Friday, July 29, 2016

'The Bronze' Is Comedy, Er, Bronze

There’s one primary reason why I decided to watch The Bronze: Melissa Rauch.  I just love Bernadette, her adorable character in The Big Bang Theory, and I’m intrigued on what more she can do as a comedienne.  She not only stars in this movie – the first time that she’s ever headlined one –  but she also co-wrote the script.

The Bronze focuses on former gymnast Hope Ann Greggory (Melissa Rauch) who, years ago, won an unlikely Olympic bronze due to an inspiring performance she opt to execute despite suffering a career-ending Achilles injury.  This made her a household name, and is celebrated by her hometown ever since.  However, she never amounted to anything else after it.  At the present, she lives a spoiled, unproductive life living in her dad’s basement, stealing money from the mail that he delivers, and then roaming around town in her Team USA gym suit, milking whatever goodwill still remaining from her old achievement to get free food and products.

One day, though unwilling, she’s compelled to coach her town’s next big gymnast, Maggie (Haley Lu Richardson).  As a result, she is left with a very difficult decision to make: should she sincerely help this rising star to reach the success – i.e. Olympic gold medal – she never could, thus risking being replaced as the hometown’s darling, or should she sabotage her protégé’s training so that she can remain as the town’s sole star?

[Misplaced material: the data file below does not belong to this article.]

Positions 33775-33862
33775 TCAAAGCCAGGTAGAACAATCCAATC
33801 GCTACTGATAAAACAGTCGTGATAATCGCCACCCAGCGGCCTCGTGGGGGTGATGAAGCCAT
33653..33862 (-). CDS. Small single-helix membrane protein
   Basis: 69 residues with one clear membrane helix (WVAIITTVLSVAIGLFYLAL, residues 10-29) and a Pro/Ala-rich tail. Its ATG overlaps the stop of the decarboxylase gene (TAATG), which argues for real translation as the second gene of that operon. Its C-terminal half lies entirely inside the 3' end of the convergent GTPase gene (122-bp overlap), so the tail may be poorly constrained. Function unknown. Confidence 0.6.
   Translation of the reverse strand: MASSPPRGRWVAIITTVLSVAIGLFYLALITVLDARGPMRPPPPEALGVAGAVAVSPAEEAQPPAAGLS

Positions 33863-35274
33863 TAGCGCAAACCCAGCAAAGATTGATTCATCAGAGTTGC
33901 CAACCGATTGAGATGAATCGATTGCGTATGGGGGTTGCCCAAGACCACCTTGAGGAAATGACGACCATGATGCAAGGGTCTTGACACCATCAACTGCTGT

I actually think The Bronze has some layers of freshness in it.  It can be mean-spirited at times, but there’s some genuine heart thrown in the story.  There are moments when I thought the movie was being interesting.  However, the narrative was a drag in many parts, taking me out of those “moments.”

This movie has humor.  It has its share of chuckle-inducing scenes.  It notably has the most ridiculous sex scene I’ve ever seen in film – yes, more ridiculous than those in the Naked Gun, Hot Shots, and Zoolander movies.  However, all in all, it’s not hilarious.  It’s not even consistently amusing.  Its cringe-worthy attempts of comedy only further decrease the quality of its exhaustive story.

But in the end, The Bronze is not truly bad.  It’s just falls short of weighty enjoyability.

It actually has potential.  The character of Hope is not as lovable as The Big Bang Theory’s Bernadette, but she is fascinating and charming in her own way.  The premise is also somewhat original.  And there are elements here and there that feel the movie could have gone for the comedy gold if only the script had better jokes and a decent amount of fun.  Unfortunately, it only settled for a comedy bronze.

No comments: